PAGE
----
High cholesterol: Five fruits to add to your diet to help naturally lower your levels

High cholesterol: Nutritionist reveals top prevention tips

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Cholesterol is a naturally occurring substance produced in the liver, though it can also be consumed through the food we eat. These lipoproteins are essential to a healthy diet but if over-consumed, they can wreak havoc on your heart, increasing the risk of heart attack or stroke. Fortunately, a diet rich in any of these five fruits will keep your heart and cholesterol levels healthy.

Pears and apples

Pears and apples have a lot of pectin, which is a type of fibre that can lower cholesterol.

Both fruits are naturally free of fat, cholesterol, and sodium, and low in calories.

They are both excellent sources of dietary fibre, which protects the heart by lowering blood pressure and reducing LDL, or bad cholesterol, levels.

One medium pear has six grams of fibre, while a medium sized apple has four grams of fibre.

Once inside the small intestine, the fibre attaches to the cholesterol particles, preventing them from entering your bloodstream and travelling to other parts of the body.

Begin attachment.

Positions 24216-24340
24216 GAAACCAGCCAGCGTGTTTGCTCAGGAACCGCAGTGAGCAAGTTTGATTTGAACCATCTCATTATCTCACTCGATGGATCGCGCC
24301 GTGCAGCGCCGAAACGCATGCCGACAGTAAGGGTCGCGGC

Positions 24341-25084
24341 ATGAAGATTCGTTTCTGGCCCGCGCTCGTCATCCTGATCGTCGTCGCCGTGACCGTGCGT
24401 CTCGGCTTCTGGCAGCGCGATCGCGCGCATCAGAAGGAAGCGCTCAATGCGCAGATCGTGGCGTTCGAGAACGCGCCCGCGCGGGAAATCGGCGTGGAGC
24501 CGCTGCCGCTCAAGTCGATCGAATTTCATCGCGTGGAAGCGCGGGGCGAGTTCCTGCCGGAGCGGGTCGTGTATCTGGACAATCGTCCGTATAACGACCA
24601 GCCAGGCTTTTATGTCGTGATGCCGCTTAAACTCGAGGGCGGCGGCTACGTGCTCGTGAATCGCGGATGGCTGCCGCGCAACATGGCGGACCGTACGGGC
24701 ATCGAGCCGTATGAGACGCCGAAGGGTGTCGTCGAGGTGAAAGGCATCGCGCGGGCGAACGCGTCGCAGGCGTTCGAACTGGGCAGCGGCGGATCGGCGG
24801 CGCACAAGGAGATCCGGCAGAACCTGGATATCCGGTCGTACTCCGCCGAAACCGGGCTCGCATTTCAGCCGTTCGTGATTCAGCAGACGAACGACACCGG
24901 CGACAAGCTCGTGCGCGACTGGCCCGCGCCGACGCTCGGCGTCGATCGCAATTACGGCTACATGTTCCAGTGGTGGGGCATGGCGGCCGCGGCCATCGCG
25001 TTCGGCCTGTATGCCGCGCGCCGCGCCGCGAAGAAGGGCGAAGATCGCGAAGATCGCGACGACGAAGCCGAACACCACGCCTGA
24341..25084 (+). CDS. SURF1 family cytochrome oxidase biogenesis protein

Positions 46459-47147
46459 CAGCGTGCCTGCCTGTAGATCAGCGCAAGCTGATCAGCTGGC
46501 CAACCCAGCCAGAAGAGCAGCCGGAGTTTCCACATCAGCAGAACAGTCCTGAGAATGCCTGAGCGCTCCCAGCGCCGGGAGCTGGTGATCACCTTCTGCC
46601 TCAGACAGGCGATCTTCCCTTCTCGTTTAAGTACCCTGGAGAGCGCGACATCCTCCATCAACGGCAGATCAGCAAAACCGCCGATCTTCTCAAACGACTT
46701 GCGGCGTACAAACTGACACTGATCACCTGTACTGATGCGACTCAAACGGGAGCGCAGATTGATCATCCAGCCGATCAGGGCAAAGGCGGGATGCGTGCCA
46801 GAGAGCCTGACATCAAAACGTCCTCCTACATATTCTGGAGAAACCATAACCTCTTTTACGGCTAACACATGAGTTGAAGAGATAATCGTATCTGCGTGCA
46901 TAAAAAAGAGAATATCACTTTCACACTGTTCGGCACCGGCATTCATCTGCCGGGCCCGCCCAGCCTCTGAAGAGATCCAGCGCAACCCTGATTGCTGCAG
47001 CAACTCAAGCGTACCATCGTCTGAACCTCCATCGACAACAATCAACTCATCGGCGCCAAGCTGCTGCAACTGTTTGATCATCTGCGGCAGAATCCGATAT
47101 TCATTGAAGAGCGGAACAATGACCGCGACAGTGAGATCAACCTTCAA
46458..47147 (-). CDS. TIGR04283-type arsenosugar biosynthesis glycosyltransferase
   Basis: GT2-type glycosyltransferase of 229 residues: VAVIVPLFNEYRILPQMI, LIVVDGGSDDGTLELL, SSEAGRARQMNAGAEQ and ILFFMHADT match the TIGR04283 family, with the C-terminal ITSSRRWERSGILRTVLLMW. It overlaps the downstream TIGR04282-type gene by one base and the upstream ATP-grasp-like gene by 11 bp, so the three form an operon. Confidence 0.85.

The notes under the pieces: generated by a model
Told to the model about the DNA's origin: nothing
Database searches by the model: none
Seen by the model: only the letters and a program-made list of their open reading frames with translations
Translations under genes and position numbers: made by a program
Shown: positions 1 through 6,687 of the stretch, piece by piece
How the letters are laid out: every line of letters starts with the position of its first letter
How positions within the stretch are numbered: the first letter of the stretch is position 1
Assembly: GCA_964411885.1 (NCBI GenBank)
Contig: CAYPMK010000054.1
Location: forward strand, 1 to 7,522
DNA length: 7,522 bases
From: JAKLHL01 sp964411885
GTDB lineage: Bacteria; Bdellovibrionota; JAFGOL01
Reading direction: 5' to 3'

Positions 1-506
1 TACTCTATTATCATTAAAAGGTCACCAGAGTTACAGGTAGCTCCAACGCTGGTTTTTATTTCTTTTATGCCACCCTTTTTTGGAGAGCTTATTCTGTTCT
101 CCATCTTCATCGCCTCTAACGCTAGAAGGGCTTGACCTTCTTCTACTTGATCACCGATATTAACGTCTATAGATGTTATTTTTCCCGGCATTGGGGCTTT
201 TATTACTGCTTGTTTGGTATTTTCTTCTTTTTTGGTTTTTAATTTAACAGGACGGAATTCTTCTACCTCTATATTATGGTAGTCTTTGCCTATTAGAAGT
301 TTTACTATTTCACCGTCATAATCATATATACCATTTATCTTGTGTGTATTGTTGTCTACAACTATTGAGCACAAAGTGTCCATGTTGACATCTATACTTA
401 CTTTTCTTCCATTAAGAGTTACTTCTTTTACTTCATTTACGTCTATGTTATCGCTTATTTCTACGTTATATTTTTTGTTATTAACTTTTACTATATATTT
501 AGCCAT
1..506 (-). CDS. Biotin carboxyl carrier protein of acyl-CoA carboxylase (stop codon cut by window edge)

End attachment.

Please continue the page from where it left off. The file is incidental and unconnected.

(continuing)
The pectin in pears also helps tone the intestines and keep elimination regular.

Pears are also one of the highest fruit sources of lignin – an insoluble fibre that helps to transport cholesterol out of the body.


Both polyunsaturated and monounsaturated fats can help lower blood cholesterol levels, making avocados a heart-healthy food.

According to research published by the American Heart Association, consuming one avocado per day can lower your levels of low-density lipoprotein (LDL), otherwise known as “bad” cholesterol.

“Avocados are a potent source of nutrients as well as monounsaturated fatty acids (MUFAs),” said the Mayo Clinic.

“Research suggests that adding an avocado a day to a heart-healthy diet can help improve LDL cholesterol levels in people who are overweight or obese.”


A study led by nutritionist Zhoaping Li, nutritionist and professor of medicine at the University of California, was published in the journal Nutrients and looked at grapes’ effect on cholesterol.

Professor Li said of the findings: “We found the grapes have a beneficial effect on gut bacteria, which is great news since a healthy gut is critical to good health.

“This study depends on our knowledge and expands the range of health benefits for grapes, even as the study reinforces the heart health benefits of grapes with lowered cholesterol.”


Watermelon contains citrulline, an amino acid that may increase nitric oxide levels in the body.

Studies have found that watermelon-fed groups exhibited significantly lower serum triglycerides, total cholesterol, and low-density lipoprotein cholesterol.

Studies have also shown watermelon’s heart-healthy effect.

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